The Royal Gazette, 24 Feb 2014 - Former New Jersey State Police undercover Narcotics officer Jack Cole a co-founder of Law Enforcement Against Prohibition (LEAP), is on the Island this week to speak with the public and Government officials about the benefits of legalising all drugs and ending the "war on drugs". Former New Jersey State Police undercover Narcotics officer Jack Cole a co-founder of Law Enforcement Against Prohibition (LEAP), is on the Island this week to speak with the public and Government officials about the benefits of legalising all drugs and ending the "war on drugs".
Ledger-Enquirer, 22 Feb 2014 - On weekday mornings, when most Columbus residents are just starting their day, hundreds of Muscogee County Prison inmates are already on the job. In shifts starting as early as 6:30 a.m., they are dispersed throughout the city to collect trash, clean city buildings, dig ditches, maintain roadways and work at locations such as golf courses, the animal shelter and the recycling center. The program, now the largest county prison work camp in Georgia, has existed for more than 135 years, according to the Muscogee County Prison website. It saves the city between $17 million and $20 million annually, officials said. Local entities also benefit from funds the program receives from the state.
Boston Globe, 22 Feb 2014 - Overdoses on Rise With Heroin's Spread A rash of drug overdoses has plagued Cape Cod since the beginning of the year and sent local officials and outreach workers scrambling to respond to the surge in heroin and other opiate use.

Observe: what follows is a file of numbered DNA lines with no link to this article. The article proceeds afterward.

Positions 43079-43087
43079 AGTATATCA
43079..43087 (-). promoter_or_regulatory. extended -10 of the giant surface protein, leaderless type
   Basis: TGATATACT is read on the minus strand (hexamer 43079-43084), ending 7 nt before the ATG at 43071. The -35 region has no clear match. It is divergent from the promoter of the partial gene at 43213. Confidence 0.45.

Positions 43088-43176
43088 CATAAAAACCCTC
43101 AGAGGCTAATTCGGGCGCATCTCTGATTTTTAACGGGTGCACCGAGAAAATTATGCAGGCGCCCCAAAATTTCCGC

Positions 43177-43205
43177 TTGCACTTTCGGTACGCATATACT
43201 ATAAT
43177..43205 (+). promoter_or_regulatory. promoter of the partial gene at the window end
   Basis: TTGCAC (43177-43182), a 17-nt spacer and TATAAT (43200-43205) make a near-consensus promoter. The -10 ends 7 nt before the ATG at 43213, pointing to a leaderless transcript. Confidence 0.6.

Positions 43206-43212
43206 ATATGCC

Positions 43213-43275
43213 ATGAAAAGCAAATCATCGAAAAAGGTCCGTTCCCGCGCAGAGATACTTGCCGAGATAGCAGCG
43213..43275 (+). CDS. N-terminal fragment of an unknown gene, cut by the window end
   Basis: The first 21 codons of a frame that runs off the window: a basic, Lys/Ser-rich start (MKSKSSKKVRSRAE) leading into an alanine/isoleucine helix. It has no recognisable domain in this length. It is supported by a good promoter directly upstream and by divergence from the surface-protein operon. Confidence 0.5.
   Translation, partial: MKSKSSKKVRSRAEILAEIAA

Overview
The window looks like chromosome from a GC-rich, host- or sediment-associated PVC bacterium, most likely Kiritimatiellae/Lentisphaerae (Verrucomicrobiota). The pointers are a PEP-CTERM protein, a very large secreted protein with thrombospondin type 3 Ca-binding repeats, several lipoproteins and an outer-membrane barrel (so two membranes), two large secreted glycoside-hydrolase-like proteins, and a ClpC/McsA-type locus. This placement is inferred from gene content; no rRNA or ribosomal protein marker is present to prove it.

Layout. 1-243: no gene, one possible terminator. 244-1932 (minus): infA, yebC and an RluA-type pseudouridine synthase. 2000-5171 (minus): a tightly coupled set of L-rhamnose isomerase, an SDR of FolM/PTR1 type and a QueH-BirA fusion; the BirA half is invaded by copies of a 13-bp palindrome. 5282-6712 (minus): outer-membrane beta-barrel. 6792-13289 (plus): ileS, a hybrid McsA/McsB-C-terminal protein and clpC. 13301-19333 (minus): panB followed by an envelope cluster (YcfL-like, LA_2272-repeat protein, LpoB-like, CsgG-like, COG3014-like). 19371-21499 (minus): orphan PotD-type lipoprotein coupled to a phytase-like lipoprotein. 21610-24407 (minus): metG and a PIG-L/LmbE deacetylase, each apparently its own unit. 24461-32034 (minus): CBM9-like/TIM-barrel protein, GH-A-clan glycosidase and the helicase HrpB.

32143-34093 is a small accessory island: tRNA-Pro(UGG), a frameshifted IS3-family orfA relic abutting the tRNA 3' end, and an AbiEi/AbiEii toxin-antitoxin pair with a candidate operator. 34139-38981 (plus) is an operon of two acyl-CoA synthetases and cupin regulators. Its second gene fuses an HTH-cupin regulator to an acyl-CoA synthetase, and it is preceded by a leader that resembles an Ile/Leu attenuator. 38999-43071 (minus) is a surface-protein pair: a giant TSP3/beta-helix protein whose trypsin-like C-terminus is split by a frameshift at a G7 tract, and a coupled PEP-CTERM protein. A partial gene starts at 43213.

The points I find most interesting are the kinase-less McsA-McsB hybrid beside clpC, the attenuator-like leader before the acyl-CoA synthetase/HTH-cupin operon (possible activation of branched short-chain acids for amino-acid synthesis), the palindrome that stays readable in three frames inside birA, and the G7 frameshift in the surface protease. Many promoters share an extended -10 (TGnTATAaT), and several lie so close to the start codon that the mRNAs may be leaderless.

U.S. News & World Report, 21 Feb 2014 - There's a good reason drugs are illegal: They're dangerous. Medical marijuana has arrived in the nation's capital. Why would we wish drug's destructive effects on more Americans? By Carrie Wofford Feb. 21, 2014 One comment SHARE Legalizing drugs has long been a rallying cry on the left, and not without good reason. Progressives remain deeply concerned about the large numbers of low-income males - especially African-American males - who lose their prime years to prison for what seems like the harmless crime of possessing drugs. Legalizing drugs, therefore, seems a sensible way to decriminalize the activities of low-income young African-American men who might feel that the drug economy is the only economy available. Proponents also argue that legalizing drugs would reduce drug-related violence and protect drug users from tainted drugs (on the assumption that the government would sell cleaner, purer drugs).
Washington Post, 21 Feb 2014 - D.C. Attorney General Irvin B. Nathan says a proposed November ballot initiative to legalize marijuana in the nation's capital should not be allowed to proceed to a vote because the measure would put at least one aspect of District law in conflict with federal law. In a potential setback for advocates of legalizing the drug, Nathan wrote to the D.C. Board of Elections on Wednesday saying that federal law would still require the city to kick out residents of public housing who are convicted of drug possession, even if District law no longer considered it a crime.